12 Talking Tips For Getting Through To Your Man (Part II)

Continued from Part 1

12 Talking Tips For Getting Through To Your Man

Continued from Part 1

Talking Tip #7: Heed his effort to make amends.

John Gottman also noticed that in healthy relationships, one person often reverses the flow of negative communication by attempting to say something conciliatory.  Then the other person acknowledges it and becomes more conciliatory in return.  For instance, after fighting for a while, one person might say, “Well, I suppose there’s something to what you’re saying” or “I think we both do that [admitting culpability].  Hearing the attempt to diffuse anger, the other person might make a U-turn and be more positive in kind.  In unhealthy relationships, if one person says, “I admit it, you’re right about that,” the other person might be so angry he or she will be oblivious to the comment and just keep going.  In other words, repair attempts go unnoticed.

A word to the wise.  If you and your partner are in the midst of a heated conversation and he says something even mildly positive, acknowledge it.  Any effort on his part to get things back on track is effort worth reinforcing.  You want to catch him in the act of getting it right – being conciliatory – and underlining it, remember?  Don’t allow the heat of the moment to deter you from doing what will be more helpful to you in the long run.  The next time you have a fight, listen very carefully to what your partner is saying.  Look for the small signs that he’s trying to make up with you.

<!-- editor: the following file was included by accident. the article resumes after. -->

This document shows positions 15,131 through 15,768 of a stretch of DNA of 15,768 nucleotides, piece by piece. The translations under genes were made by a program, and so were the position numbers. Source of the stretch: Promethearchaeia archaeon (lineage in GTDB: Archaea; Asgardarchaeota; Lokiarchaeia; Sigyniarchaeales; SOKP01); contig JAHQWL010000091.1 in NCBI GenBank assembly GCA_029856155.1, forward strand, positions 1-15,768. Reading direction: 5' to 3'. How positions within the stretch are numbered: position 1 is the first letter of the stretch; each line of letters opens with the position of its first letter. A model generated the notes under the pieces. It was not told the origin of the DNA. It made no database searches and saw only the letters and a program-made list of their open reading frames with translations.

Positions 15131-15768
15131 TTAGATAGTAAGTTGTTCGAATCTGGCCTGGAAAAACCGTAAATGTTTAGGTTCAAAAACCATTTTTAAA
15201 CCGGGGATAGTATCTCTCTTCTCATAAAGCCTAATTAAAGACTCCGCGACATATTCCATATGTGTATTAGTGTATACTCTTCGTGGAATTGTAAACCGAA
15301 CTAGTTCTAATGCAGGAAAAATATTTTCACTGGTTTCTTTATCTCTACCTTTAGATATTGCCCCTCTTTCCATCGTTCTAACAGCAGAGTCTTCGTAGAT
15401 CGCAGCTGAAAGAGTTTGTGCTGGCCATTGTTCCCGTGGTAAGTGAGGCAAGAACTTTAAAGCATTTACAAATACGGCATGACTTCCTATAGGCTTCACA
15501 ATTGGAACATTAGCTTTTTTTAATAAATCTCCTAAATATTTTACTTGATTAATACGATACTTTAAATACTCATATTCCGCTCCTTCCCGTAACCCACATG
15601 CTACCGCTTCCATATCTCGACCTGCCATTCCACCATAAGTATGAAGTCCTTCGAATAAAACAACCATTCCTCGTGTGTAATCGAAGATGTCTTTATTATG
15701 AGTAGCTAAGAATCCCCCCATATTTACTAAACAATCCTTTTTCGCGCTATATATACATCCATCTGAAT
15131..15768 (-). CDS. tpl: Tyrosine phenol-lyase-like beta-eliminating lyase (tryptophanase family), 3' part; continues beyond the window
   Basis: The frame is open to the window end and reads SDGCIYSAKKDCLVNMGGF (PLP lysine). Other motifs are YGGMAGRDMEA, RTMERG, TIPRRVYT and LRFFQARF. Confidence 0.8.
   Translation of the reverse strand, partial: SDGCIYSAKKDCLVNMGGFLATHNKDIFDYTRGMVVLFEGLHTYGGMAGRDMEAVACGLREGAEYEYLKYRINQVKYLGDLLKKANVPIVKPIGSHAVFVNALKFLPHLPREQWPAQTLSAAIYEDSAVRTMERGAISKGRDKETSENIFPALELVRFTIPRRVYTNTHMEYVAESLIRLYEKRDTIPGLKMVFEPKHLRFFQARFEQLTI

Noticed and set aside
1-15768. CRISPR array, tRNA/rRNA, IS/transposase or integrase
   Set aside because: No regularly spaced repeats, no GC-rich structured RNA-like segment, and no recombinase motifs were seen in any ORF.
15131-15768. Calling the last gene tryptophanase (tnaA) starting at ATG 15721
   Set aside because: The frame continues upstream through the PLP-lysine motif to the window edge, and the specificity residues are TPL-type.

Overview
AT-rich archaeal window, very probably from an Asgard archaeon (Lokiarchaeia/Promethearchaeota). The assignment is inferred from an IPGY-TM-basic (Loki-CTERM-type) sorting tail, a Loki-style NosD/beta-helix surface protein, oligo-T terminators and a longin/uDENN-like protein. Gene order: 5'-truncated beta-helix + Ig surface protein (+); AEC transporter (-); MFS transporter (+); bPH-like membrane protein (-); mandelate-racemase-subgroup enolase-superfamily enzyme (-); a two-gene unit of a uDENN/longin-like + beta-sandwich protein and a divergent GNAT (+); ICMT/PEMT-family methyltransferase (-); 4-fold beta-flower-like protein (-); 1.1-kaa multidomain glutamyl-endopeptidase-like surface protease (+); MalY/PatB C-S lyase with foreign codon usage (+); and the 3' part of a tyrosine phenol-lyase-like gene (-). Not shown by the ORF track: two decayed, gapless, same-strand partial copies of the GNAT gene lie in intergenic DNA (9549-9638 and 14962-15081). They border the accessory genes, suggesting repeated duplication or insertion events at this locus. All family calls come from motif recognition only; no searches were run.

Talking Tip #8: Acknowledge his position and feelings.

The premier communication principle is this: Seek to understand before you seek to be understood.  When people feel understood, they’re much more cooperative and conciliatory.  When couples argue, most of the time it’s a debate about who’s right and who’s wrong.  Neither person is really listening.  We’re too intent on making our points.  Little effort is put into trying to make sense of the other person’s point of view.  That’s when conversations get very destructive.

One of the most common things to occur when we don’t acknowledge our partners’ perspectives is that they won’t acknowledge ours.  We all keep repeating ourselves over and over in hopes we’ll finally get through.  Good luck.  When I do seminars, I tell people, “If for some perverted reason you wanted your partner to keep repeating himself over and over, I have the fail-proof formula.  Don’t acknowledge what he’s saying.  Just keep repeating your point over and over.”

If you’re someone who can’t believe how stubbornly your man clings to his way of looking at things, I’m going to tell you something that works like magic during heated confrontations.  If you want your partner to cooperate with you, to understand your point of view, to appreciate how you might be feeling about something, there are two things you need to do.

The first: Really listen to what he’s saying.  Now you might be wondering what I mean by that.  I’m not just saying that you hear the words that are being spoken, I’m saying that you truly try to understand your partner’s point of view.  put yourself into his shoes.  You don’t have to agree with his opinion, but you should make a concerted effort to understand why he might be feeling that way.